Steering Speaker Panning Illustrated

When Speaker Panning is set to Steering, the Speaker Panner can be used to redistribute the content of an object’s source audio amongst the channels of its Output Bus, including possible height channels. With this mode selected, the Edit button is available and opens the Speaker Panner. The Speaker Panner contains a two-dimensional graph view with X, Y, and Z coordinates and a control point in the center. You can drag the control point anywhere within the graph view. Instead of changing the volume of the input channels like the Balance-Fade panner, the Steering panner changes the position of the input channels, and then pans the result on the channels of the Output Bus.

If the source audio has more channels than the Output Bus, the content is first downmixed. If the source audio has fewer channels than the Output Bus, the content is not upmixed; channels not existing in the source audio will be silent in the Output Bus unless the Speaker Panner is used to redistribute audio towards those channels.

When the control point is in the center, the result is identical to direct speaker assignment: the input channels are routed to their corresponding output channels, downmixed if necessary, but never upmixed.

[Note] Note

The Z-axis is not represented in the graph view; its value is controlled and indicated solely by the Z-axis text box. Additionally, it has no impact on a configuration that does not have channels in the height layer.

The actual distribution depends on the Output Bus configuration. For example, the Y coordinate has no effect when the Output Bus is stereo. Refer to the following sections for detailed examples.

Steering Side to Side

The figures in the following table illustrate the case of a 5.x channel input panned on a 5.x channel bus. The position of the control point effectively moves the input channels in the corresponding direction, where they are re-panned in the output channels. For example, when the control point is dragged towards the left, R is virtually displaced towards the left.

2.0 channel input panned on a 5.x channel bus

Speaker Panner

Output Bus Meter

X = 0, Y = 0.

The L channel of the input plays in the FL channel of the bus, and the R channel of the input plays in the FR channel of the bus. The other channels of the bus are silent.

X = -25, Y = 0.

The input’s R is repositioned in between the FR and C channels.

The input's R plays in both the FR and C channels of the bus.

X = -50, Y = 0.

R is positioned directly over C.

The C channel of the bus plays the signal of R, and the FR channel of the bus is silent.

X = -75, Y = 0.

R is halfway between FL and C.

The C channel contains the signal of the input’s R channel, but quieter, and the FL channel of the bus contains a mixture of the input’s L and R channels. The other channels are silent.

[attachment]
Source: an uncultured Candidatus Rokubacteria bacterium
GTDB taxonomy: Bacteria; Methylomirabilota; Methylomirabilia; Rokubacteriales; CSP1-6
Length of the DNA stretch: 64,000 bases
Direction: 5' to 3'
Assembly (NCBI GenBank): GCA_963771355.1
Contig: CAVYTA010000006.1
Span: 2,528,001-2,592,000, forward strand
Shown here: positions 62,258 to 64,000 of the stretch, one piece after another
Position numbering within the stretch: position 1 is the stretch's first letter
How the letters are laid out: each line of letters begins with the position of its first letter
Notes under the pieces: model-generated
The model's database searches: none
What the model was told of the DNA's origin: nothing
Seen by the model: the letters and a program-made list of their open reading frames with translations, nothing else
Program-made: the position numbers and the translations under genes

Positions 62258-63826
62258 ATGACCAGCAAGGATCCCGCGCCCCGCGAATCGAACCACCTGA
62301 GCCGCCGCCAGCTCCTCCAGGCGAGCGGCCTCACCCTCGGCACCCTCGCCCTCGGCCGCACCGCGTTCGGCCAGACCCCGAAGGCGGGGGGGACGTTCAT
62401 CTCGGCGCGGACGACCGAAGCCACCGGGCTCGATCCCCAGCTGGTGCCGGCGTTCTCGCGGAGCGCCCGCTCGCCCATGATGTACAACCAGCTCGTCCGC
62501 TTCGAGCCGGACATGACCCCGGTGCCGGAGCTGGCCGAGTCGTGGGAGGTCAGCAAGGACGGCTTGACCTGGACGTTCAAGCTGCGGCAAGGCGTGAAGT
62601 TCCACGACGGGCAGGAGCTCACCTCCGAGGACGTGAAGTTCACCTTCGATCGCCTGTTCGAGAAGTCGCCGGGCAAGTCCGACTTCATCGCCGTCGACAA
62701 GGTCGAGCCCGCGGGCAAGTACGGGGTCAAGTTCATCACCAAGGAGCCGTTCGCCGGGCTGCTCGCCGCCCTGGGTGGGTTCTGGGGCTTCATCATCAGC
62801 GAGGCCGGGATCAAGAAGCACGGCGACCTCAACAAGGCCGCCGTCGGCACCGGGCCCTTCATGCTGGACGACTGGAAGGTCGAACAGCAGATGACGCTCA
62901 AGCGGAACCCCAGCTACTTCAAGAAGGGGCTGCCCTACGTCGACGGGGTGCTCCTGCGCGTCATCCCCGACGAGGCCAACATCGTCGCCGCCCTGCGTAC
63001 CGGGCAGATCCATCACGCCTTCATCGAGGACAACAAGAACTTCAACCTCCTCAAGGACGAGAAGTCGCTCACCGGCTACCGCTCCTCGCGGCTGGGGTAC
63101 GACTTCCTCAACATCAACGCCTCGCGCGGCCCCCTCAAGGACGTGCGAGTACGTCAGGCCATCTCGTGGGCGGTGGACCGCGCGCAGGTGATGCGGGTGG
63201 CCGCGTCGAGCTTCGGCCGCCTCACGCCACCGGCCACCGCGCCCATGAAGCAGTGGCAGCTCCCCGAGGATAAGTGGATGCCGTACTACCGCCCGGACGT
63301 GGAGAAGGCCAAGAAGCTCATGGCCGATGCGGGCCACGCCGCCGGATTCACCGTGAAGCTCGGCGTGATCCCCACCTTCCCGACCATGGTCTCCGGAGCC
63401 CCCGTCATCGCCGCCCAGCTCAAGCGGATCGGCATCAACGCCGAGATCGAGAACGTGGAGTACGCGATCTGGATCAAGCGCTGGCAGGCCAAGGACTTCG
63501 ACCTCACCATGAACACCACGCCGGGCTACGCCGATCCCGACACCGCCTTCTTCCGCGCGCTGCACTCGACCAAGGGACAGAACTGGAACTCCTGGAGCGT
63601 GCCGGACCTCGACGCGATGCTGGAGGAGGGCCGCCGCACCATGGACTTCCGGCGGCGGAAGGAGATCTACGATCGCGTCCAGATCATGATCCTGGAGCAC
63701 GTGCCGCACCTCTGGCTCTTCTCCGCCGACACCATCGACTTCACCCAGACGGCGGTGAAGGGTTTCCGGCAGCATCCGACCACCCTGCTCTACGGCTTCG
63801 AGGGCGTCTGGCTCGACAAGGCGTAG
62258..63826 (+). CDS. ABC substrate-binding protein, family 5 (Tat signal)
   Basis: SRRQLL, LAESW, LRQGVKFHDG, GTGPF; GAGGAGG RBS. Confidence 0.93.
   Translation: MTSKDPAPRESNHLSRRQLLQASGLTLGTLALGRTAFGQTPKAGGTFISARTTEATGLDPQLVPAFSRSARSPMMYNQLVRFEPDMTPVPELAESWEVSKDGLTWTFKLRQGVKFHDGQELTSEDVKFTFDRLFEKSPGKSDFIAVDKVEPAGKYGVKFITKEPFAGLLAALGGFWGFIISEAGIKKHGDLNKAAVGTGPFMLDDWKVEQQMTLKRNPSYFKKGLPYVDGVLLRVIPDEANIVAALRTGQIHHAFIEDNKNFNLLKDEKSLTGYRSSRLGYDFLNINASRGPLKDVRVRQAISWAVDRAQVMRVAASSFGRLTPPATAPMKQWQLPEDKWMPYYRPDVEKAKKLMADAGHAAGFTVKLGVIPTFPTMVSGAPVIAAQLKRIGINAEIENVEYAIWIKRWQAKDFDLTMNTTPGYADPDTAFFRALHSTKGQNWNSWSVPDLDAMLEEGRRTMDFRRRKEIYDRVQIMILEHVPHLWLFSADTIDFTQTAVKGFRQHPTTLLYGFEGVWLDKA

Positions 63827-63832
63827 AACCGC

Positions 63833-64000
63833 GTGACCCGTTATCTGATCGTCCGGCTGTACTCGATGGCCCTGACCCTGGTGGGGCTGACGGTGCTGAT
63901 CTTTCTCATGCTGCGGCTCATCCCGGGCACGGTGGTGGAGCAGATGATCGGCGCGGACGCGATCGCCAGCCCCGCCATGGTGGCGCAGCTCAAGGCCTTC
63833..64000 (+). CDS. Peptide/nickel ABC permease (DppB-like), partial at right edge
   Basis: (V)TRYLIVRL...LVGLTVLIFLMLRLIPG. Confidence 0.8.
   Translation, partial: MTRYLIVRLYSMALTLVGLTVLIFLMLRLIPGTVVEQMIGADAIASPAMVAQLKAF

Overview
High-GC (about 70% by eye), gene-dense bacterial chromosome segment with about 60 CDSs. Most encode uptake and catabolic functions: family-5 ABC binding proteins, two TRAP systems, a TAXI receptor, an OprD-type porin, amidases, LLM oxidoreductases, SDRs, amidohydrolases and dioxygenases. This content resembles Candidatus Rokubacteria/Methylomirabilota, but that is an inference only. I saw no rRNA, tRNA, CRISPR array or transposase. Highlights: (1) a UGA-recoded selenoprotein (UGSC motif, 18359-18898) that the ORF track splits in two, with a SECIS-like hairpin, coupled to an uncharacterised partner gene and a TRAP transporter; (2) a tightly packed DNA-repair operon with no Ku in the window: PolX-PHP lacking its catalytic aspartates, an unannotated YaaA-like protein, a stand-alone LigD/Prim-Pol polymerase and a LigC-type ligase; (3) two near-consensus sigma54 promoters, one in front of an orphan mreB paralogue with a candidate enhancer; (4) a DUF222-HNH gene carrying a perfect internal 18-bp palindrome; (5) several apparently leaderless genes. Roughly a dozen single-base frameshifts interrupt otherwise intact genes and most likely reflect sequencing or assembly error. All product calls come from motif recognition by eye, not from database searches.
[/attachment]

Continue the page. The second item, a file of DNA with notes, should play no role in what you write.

Steering Front to Back

The figures in the following table illustrate the case of various multichannel inputs panned on a 5.x channel bus. The position of the control point effectively moves the input channels in the corresponding direction, where they are re-panned in the output channels. For example, when the control point is dragged down, the L and R channels of the input start to play in the surround channels of the bus.

Various multichannel inputs panned on a 5.x channel bus

Speaker Panner

Output Bus Meter

X = -50, Y = -50.

2.0 input.

L is heard in both the FL and SL channels of the bus, while R is heard in all channels of the bus.

X = -50, Y = -100.

2.0 input.

L plays strictly in the SL channel of the bus, while R plays in both the SL and SR channels of the bus.

X = -50, Y = 50.

2.0 input.

Notice that moving the control point in the positive Y direction has no effect and is identical to Y = 0. This example shows that the displacement of the input channel is equivalent to the X = -50, Y = 0 case shown in Steering Side to Side. This is because the input sound is only stereo, and does not have content in the surround channels that could be steered to the front.

X = -50, Y = -50.

4.0 input.

The FL channel of the input is panned to the FL channel of the bus, FR is panned to the C channel of the bus, SL is panned between the SL and FL channels of the bus, and SR is panned between all channels of the bus.

Steering Up

Although not represented in the 2D plane of the user interface, the Z coordinate of the control point can be changed using the corresponding slider in the lower-left corner of the Speaker Panner.

By increasing Z to a value above 0, the content of the surround channels of a 7.1.4 sound starts to play in the four channels of the height layer of a 7.1.4 Output Bus. The figures in the following table illustrate this effect.

Z Coordinate

Output Bus Meter

Z = 0

The initial state.

Z = 50

The content of the surround layer is evenly split between the channels of the surround layer and of the height layer.

Z = 100

All the content of the surround layer is panned across the channels of the height layer.

Steering Down

Although not represented in the 2D plane of the user interface, the Z coordinate of the control point can be changed using the corresponding slider in the lower-left corner of the Speaker Panner.

By reducing Z to a value below 0, the content of the height channels of a 7.1.4 sound starts to play in the seven channels of the surround layer of a 7.1.4 Output Bus. The figures in the following table illustrate this effect.

Z Coordinate

Output Bus Meter

Z = 0

The initial state.

Z = -50

The content of the height layer is evenly split between the channels of the surround layer and of the height layer.

Z = -100

All the content of the height layer is panned to the surround layer.